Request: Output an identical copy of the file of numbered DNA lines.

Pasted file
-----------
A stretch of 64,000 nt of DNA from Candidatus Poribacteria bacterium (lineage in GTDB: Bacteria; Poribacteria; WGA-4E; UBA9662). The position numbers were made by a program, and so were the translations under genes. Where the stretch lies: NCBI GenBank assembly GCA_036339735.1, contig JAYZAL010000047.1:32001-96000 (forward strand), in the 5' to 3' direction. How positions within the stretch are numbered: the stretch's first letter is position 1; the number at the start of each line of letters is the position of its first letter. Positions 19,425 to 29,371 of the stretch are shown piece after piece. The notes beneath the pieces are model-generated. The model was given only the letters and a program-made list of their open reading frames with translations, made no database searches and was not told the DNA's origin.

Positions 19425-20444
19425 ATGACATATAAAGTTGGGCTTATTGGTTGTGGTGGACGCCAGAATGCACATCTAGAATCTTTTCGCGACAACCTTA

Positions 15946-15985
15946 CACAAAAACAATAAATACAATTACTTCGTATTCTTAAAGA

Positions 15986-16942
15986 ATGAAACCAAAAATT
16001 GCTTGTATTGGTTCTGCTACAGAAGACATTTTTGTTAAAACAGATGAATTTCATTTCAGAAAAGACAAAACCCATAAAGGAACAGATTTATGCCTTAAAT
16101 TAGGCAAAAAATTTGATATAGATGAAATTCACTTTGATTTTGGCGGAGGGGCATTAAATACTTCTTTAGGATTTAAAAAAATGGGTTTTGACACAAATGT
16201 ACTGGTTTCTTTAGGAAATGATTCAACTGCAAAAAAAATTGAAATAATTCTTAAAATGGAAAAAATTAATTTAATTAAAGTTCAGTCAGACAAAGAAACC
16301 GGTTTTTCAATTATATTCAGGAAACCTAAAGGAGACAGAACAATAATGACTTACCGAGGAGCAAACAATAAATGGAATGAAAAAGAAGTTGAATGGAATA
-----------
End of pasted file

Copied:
A stretch of 64,000 nt of DNA from Candidatus Poribacteria bacterium (lineage in GTDB: Bacteria; Poribacteria; WGA-4E; UBA9662). The position numbers were made by a program, and so were the translations under genes. Where the stretch lies: NCBI GenBank assembly GCA_036339735.1, contig JAYZAL010000047.1:32001-96000 (forward strand), in the 5' to 3' direction. How positions within the stretch are numbered: the stretch's first letter is position 1; the number at the start of each line of letters is the position of its first letter. Positions 19,425 to 29,371 of the stretch are shown piece after piece. The notes beneath the pieces are model-generated. The model was given only the letters and a program-made list of their open reading frames with translations, made no database searches and was not told the DNA's origin.

Positions 19425-20444
19425 ATGACATATAAAGTTGGGCTTATTGGTTGTGGTGGACGCCAGAATGCACATCTAGAATCTTTTCGCGACAACCTTA

Positions 15946-15985
15946 CACAAAAACAATAAATACAATTACTTCGTATTCTTAAAGA

Positions 15986-16942
15986 ATGAAACCAAAAATT
16001 GCTTGTATTGGTTCTGCTACAGAAGACATTTTTGTTAAAACAGATGAATTTCATTTCAGAAAAGACAAAACCCATAAAGGAACAGATTTATGCCTTAAAT
16101 TAGGCAAAAAATTTGATATAGATGAAATTCACTTTGATTTTGGCGGAGGGGCATTAAATACTTCTTTAGGATTTAAAAAAATGGGTTTTGACACAAATGT
16201 ACTGGTTTCTTTAGGAAATGATTCAACTGCAAAAAAAATTGAAATAATTCTTAAAATGGAAAAAATTAATTTAATTAAAGTTCAGTCAGACAAAGAAACC
16301 GGTTTTTCAATTATATTCAGGAAACCTAAAGGAGACAGAACAATAATGACTTACCGAGGAGCAAACAATAAATGGAATGAAAAAGAAGTTGAATGGAATA